By Matt Mowell, Jamie Portolese, Dennis Schoenmaker, Ph.D.
Products manufactured in the U.S., and the markets where they are manufactured, continues to evolve. Looking at how each metro’s share of U.S. manufacturing employment has changed since 2010 provides a glimpse into this evolution.
Such regional shifts are most evident along the Accela Corridor, in the cluster of red highlighting that region’s relative decline in manufacturing employment. The region has exposure to some high-growth production industries, such as pharmaceutical manufacturing, but it is not enough to keep pace with the Southeast, which has enjoyed a manufacturing renaissance during the past decade after many textiles and furniture producers left metros such as Greensboro, N.C. in the 1990s and 2000s. But during the past decade, the Southeast’s lighter regulatory regime and lower cost structure are making the I-85 Corridor—from Atlanta to Raleigh—a hub for production of everything from autos to computing equipment and machine tools. The ports of Charleston and Savannah further bolster the region’s position as a manufacturing center.
Like the Southeast, manufacturing is prominent in Western cities like Austin, Phoenix and Reno that benefit from new factories and capital stock capable of building high-value goods. Interestingly, high-cost California has expanded its manufacturing as it retains a competitive edge in producing aerospace, chemicals, computing equipment and other extremely high-value goods. Los Angeles is a notable outlier reflecting its heavy exposure to lower-value sectors, such as garment making.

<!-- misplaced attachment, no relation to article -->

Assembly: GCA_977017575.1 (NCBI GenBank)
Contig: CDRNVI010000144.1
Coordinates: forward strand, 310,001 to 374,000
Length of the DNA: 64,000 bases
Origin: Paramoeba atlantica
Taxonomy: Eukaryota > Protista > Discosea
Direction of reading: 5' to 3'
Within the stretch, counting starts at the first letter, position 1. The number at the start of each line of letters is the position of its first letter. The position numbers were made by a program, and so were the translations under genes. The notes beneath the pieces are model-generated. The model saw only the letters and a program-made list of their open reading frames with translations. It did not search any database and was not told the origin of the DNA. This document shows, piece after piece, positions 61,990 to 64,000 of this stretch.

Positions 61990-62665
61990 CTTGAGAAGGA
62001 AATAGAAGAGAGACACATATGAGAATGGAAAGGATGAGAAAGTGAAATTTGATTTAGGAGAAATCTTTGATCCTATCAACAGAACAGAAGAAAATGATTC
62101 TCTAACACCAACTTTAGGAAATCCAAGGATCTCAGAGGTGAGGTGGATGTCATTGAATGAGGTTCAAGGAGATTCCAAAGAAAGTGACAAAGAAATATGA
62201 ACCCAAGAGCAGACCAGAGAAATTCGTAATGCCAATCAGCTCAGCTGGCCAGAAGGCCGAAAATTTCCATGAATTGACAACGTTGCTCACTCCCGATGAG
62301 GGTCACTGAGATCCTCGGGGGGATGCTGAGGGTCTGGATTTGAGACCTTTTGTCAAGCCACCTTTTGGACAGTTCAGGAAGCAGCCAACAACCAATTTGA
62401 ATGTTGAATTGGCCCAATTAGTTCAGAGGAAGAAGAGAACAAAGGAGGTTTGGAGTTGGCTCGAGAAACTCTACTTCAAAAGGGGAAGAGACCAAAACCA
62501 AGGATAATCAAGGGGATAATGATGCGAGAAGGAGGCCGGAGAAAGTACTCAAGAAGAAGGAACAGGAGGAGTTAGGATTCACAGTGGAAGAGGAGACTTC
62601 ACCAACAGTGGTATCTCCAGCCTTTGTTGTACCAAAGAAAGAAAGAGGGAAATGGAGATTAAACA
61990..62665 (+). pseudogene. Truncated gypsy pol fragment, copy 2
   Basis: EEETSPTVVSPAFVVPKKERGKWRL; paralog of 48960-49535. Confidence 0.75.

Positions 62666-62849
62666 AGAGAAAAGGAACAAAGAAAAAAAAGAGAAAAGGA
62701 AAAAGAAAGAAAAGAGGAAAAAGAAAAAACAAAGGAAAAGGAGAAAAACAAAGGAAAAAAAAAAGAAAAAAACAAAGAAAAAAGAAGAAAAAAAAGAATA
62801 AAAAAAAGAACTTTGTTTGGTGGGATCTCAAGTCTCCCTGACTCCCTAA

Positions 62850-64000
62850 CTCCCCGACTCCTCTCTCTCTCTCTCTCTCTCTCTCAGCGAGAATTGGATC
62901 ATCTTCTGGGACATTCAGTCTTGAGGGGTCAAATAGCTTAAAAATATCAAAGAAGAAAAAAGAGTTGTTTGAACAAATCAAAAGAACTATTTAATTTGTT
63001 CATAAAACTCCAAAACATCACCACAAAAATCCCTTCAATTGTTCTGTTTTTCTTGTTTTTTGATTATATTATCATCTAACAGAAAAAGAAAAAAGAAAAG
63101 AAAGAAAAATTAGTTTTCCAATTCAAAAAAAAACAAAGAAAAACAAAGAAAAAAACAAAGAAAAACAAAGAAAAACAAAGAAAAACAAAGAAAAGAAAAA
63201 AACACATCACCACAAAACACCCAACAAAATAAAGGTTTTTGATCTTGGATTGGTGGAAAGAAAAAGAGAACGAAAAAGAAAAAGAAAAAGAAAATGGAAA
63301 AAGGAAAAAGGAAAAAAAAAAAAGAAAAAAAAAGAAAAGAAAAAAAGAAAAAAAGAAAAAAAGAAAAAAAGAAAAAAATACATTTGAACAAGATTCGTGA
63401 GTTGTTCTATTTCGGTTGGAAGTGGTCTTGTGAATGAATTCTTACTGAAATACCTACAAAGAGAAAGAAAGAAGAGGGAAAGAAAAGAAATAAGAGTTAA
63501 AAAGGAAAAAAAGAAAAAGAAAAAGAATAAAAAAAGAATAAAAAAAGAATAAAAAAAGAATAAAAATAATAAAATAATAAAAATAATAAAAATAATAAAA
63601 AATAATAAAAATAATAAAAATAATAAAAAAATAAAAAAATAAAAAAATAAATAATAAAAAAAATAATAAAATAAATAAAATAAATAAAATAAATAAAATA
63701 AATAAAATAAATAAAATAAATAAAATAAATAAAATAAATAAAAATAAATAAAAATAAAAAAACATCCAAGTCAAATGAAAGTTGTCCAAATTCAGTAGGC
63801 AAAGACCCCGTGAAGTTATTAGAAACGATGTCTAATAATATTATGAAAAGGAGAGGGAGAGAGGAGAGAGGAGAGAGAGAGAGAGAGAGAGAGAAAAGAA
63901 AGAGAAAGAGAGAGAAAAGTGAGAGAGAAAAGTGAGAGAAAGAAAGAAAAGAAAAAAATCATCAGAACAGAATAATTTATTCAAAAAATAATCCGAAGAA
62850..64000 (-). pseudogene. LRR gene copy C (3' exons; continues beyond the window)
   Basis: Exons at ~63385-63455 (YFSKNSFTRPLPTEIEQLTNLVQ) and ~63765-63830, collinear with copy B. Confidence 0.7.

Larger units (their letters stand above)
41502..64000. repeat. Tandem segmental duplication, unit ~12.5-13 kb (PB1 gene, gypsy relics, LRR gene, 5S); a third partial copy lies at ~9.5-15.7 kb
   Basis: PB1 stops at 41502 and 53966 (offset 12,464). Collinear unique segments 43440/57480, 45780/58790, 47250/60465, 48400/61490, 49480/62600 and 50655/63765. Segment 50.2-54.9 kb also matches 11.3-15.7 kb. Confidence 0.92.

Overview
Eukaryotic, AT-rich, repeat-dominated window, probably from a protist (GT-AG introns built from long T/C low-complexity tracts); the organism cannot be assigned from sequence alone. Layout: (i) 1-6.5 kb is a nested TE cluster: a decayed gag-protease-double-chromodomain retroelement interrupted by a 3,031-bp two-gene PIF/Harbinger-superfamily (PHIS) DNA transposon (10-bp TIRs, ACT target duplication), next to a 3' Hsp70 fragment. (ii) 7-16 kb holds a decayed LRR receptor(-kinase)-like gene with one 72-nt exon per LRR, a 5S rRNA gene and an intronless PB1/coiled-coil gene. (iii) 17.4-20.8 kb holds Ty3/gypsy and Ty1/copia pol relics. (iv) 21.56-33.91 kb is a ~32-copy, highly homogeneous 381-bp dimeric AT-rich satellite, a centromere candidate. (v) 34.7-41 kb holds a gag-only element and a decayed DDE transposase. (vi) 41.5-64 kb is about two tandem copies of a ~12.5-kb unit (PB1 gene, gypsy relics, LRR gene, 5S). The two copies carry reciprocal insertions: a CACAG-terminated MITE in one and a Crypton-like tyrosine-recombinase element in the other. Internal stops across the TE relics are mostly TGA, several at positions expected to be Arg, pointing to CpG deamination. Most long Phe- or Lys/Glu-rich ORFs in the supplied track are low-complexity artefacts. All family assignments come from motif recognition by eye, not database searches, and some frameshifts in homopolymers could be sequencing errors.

The Midwest accounts for just over one-third of U.S. manufacturing employment, just ahead of the South. The region has winners and losers, especially as automakers have consolidated operations into places like Detroit and Louisville, but at the expense of places like Northeast Ohio. Looking forward, the region’s sizable capital stock and manufacturing workforce, combined with an increased propensity to onshore manufacturing, will pay dividends, as exemplified by Intel’s Central Ohio investment.
Manufacturing matters because it tends to have a higher multiplier effect on a region’s economy than does the services sector. It stimulates industrial space demand for both factories and warehouses. Although e-commerce-fueled bulk logistics space is the darling of the current cycle, manufacturing space is an interesting niche market that offers investors higher cap rates. Particularly attractive markets include the I-85 Corridor, Texas and the Intermountain West (e.g., Phoenix and Reno).